The Shale Boom And How It Has Affected Energy Portfolios

In the last six years, United States oil production has soared by 70{10b93ead4726ac70ea2e661424a2f8093ac111fcf34c81f921af0060dcf3dcd6} over previous levels, and yet not a single new well has been drilled in all that time. And certain companies involved in the transport of all that oil has seen consistent market profitability in all that time. This is because, unlike drilling and refining operations, transport operations make money despite oil market fluctuations since oil has to be moved from one location to another.

But to get back to the first observation, oil production has dramatically increased due to the large scale exploitation of shale. And it’s not only oil which has become more bountiful from shale production but also natural gas as well. In fact, so much gas is locked up in shale that energy market analysts have projected a supply of cheap, abundant gas existing in the United States that will be good for decades to come. As a result, more than US $100 billion has been plowed into the domestic gas and chemical industries. Much of this has gone into construction of new petrochemical plants along the length of the U.S. Gulf Coast. Meanwhile, shale oil production has completely reversed declining trends in this activity which had prevailed through the first decade of the 21st century. Current production is outstripping projections of the U.S. Energy Information Administration.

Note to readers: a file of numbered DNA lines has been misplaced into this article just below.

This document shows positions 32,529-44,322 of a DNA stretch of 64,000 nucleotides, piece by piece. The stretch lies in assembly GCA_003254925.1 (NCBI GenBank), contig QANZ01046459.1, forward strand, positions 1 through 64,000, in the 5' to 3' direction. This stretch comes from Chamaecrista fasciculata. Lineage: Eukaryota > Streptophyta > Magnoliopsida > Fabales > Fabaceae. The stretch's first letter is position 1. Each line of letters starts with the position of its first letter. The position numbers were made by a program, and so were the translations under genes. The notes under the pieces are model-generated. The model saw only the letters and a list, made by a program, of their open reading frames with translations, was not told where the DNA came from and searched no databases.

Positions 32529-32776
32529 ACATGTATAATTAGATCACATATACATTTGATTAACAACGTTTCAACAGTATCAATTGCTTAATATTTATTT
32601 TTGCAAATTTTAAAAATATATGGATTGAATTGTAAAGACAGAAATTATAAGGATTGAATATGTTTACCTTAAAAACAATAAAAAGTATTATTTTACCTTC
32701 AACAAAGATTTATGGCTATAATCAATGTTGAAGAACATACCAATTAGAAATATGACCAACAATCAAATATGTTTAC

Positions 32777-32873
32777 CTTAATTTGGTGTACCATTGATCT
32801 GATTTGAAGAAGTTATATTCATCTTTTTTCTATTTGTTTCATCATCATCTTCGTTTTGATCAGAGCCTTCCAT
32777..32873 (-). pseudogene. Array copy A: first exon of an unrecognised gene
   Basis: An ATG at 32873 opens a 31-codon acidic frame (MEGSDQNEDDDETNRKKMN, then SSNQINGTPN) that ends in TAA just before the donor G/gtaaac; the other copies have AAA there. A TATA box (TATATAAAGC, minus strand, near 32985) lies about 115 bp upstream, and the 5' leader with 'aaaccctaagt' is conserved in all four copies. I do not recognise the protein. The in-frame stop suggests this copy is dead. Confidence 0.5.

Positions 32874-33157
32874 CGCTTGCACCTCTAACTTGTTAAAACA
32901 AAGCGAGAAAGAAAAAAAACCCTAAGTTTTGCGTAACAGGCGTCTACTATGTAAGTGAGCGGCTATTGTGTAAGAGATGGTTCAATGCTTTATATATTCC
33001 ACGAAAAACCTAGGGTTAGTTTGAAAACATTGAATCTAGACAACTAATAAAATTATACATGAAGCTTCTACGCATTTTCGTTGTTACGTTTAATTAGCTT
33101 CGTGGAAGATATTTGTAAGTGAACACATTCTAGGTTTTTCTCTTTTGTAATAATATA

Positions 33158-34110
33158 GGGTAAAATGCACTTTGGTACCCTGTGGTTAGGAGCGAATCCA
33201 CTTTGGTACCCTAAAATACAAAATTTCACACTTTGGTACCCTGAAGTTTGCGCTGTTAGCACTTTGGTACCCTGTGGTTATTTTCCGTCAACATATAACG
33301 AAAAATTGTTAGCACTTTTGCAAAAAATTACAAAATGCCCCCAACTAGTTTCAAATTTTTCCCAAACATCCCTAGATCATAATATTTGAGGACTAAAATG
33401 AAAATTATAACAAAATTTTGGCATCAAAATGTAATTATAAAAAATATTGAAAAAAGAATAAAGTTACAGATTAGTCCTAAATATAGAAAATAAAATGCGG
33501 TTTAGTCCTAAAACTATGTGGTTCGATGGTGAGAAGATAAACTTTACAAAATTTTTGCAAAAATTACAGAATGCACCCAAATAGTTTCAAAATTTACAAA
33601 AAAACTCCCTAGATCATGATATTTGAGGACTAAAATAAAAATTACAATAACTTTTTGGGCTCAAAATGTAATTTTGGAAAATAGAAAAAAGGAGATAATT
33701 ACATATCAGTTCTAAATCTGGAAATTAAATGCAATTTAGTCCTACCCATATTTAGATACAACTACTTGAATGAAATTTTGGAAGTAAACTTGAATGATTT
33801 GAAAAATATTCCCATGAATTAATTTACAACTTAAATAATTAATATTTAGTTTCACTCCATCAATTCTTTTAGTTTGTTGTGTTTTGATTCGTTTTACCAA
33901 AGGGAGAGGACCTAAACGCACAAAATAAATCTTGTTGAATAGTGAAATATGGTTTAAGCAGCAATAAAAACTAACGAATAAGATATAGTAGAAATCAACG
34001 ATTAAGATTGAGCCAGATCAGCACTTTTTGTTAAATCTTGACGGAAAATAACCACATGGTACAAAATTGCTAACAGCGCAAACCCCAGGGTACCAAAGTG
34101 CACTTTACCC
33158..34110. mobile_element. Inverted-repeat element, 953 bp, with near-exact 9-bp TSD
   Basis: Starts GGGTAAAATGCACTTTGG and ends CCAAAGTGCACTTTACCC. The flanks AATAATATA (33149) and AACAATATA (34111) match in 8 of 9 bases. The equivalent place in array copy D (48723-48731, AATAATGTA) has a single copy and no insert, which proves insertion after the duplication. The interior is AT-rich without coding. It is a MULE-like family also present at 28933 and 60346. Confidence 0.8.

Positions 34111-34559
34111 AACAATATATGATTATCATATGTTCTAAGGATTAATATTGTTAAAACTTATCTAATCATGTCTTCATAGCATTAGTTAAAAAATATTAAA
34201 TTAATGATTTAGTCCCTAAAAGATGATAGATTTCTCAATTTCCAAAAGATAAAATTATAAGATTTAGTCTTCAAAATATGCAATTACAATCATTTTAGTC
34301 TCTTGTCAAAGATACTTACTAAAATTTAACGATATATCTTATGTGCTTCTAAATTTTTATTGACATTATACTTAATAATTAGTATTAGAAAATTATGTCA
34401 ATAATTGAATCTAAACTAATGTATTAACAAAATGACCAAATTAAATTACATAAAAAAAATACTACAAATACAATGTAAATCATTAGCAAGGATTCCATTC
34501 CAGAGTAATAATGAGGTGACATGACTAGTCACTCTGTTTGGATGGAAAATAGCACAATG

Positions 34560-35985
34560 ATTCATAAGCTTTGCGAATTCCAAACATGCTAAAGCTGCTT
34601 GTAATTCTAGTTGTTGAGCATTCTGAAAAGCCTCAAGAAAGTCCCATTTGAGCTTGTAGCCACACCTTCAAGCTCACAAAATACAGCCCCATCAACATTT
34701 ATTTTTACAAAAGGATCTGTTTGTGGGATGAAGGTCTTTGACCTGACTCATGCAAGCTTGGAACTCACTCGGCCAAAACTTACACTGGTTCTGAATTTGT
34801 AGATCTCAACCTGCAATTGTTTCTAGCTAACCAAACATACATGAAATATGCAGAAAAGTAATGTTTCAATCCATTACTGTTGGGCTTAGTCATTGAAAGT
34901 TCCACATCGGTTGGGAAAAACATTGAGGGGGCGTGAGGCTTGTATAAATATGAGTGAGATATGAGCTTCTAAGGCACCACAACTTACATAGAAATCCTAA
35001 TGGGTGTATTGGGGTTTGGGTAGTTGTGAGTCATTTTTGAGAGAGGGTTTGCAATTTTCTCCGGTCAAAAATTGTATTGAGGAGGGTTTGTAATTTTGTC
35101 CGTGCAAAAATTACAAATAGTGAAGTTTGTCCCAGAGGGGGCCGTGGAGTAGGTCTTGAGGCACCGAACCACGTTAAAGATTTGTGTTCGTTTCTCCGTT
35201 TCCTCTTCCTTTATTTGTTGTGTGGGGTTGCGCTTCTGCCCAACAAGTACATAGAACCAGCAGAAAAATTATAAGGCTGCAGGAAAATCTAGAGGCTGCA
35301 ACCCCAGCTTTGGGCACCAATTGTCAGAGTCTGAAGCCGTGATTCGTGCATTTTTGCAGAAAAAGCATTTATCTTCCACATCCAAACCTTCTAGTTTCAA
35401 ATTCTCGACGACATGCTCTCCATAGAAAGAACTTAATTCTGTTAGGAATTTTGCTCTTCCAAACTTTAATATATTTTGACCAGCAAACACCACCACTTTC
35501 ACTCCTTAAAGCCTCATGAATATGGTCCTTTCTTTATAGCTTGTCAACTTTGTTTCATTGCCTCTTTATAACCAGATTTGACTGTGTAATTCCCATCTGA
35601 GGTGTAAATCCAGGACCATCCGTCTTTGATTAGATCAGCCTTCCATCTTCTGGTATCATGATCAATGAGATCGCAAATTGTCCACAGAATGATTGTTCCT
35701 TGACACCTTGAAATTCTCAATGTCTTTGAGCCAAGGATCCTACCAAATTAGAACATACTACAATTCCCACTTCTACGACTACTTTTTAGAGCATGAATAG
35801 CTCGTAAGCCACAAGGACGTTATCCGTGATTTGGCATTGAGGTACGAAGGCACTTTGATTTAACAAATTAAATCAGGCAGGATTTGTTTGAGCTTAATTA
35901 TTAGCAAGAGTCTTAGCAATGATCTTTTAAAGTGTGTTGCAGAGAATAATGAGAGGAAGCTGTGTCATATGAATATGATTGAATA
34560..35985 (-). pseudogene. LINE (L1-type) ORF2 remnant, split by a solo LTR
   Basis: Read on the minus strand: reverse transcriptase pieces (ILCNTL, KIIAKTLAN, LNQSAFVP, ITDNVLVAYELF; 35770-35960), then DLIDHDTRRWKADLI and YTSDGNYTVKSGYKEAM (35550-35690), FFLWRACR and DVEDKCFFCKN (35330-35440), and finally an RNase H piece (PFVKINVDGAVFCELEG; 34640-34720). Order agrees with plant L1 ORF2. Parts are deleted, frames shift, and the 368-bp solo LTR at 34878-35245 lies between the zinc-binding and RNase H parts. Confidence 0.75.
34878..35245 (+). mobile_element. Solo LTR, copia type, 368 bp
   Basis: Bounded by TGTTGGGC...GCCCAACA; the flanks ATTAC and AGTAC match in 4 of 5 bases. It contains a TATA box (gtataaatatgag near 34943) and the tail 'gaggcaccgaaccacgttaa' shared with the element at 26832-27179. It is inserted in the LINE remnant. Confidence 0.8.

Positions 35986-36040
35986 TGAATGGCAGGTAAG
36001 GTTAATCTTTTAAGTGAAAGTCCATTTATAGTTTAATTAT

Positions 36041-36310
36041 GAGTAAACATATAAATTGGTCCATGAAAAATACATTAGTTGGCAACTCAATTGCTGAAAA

The result of this explosion in production has created a big strain on oil and gas transportation. This is why there is such a huge push for new pipeline construction. But pipelines won’t be enough. Increasingly, the use of oil barges has proliferated to the point of transporting an extra 32 million barrels of oil throughout the inland waterways of the United States in just one year. Also, transport by rail car has similarly expanded, bringing oil to thirsty refineries along the West Coast and the Gulf.

Oil and gas transportation companies have seen their stocks double in the last six years, and that trend is pointing towards continuing growth as production increases. Gas production alone is projected to increase by one-third for the year 2017. And further advantage for investment accrues from a nearly century-old law, the Jones Act, which mandates that all goods shipped between U.S. ports are transported exclusively by U.S. built and owned vessels crewed by American citizens. See this report for special details of how to take full advantage of the opportunities available to investors.